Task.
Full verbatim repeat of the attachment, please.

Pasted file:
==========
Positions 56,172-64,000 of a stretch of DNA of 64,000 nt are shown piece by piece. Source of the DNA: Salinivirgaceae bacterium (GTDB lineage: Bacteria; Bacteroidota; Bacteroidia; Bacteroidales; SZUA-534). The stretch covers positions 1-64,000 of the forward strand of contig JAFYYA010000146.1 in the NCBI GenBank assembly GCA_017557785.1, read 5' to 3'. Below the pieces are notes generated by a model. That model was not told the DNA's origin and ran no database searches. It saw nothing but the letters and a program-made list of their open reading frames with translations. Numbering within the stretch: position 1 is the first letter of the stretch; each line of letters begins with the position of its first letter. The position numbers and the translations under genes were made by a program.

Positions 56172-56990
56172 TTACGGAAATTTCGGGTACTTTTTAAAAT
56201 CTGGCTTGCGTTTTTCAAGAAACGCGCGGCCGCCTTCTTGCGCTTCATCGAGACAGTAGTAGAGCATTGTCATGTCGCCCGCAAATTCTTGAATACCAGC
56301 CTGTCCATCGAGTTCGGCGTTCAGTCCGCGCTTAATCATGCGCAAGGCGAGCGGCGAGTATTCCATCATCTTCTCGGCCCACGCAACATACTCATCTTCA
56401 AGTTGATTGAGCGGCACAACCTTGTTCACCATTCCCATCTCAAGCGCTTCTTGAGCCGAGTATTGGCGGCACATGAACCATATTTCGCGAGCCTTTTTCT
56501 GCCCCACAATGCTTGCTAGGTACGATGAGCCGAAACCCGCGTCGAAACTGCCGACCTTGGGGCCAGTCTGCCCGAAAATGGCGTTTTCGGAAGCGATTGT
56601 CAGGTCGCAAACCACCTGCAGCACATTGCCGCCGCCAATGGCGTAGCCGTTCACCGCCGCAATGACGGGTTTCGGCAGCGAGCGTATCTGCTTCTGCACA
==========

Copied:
Positions 56,172-64,000 of a stretch of DNA of 64,000 nt are shown piece by piece. Source of the DNA: Salinivirgaceae bacterium (GTDB lineage: Bacteria; Bacteroidota; Bacteroidia; Bacteroidales; SZUA-534). The stretch covers positions 1-64,000 of the forward strand of contig JAFYYA010000146.1 in the NCBI GenBank assembly GCA_017557785.1, read 5' to 3'. Below the pieces are notes generated by a model. That model was not told the DNA's origin and ran no database searches. It saw nothing but the letters and a program-made list of their open reading frames with translations. Numbering within the stretch: position 1 is the first letter of the stretch; each line of letters begins with the position of its first letter. The position numbers and the translations under genes were made by a program.

Positions 56172-56990
56172 TTACGGAAATTTCGGGTACTTTTTAAAAT
56201 CTGGCTTGCGTTTTTCAAGAAACGCGCGGCCGCCTTCTTGCGCTTCATCGAGACAGTAGTAGAGCATTGTCATGTCGCCCGCAAATTCTTGAATACCAGC
56301 CTGTCCATCGAGTTCGGCGTTCAGTCCGCGCTTAATCATGCGCAAGGCGAGCGGCGAGTATTCCATCATCTTCTCGGCCCACGCAACATACTCATCTTCA
56401 AGTTGATTGAGCGGCACAACCTTGTTCACCATTCCCATCTCAAGCGCTTCTTGAGCCGAGTATTGGCGGCACATGAACCATATTTCGCGAGCCTTTTTCT
56501 GCCCCACAATGCTTGCTAGGTACGATGAGCCGAAACCCGCGTCGAAACTGCCGACCTTGGGGCCAGTCTGCCCGAAAATGGCGTTTTCGGAAGCGATTGT
56601 CAGGTCGCAAACCACCTGCAGCACATTGCCGCCGCCAATGGCGTAGCCGTTCACCGCCGCAATGACGGGTTTCGGCAGCGAGCGTATCTGCTTCTGCACA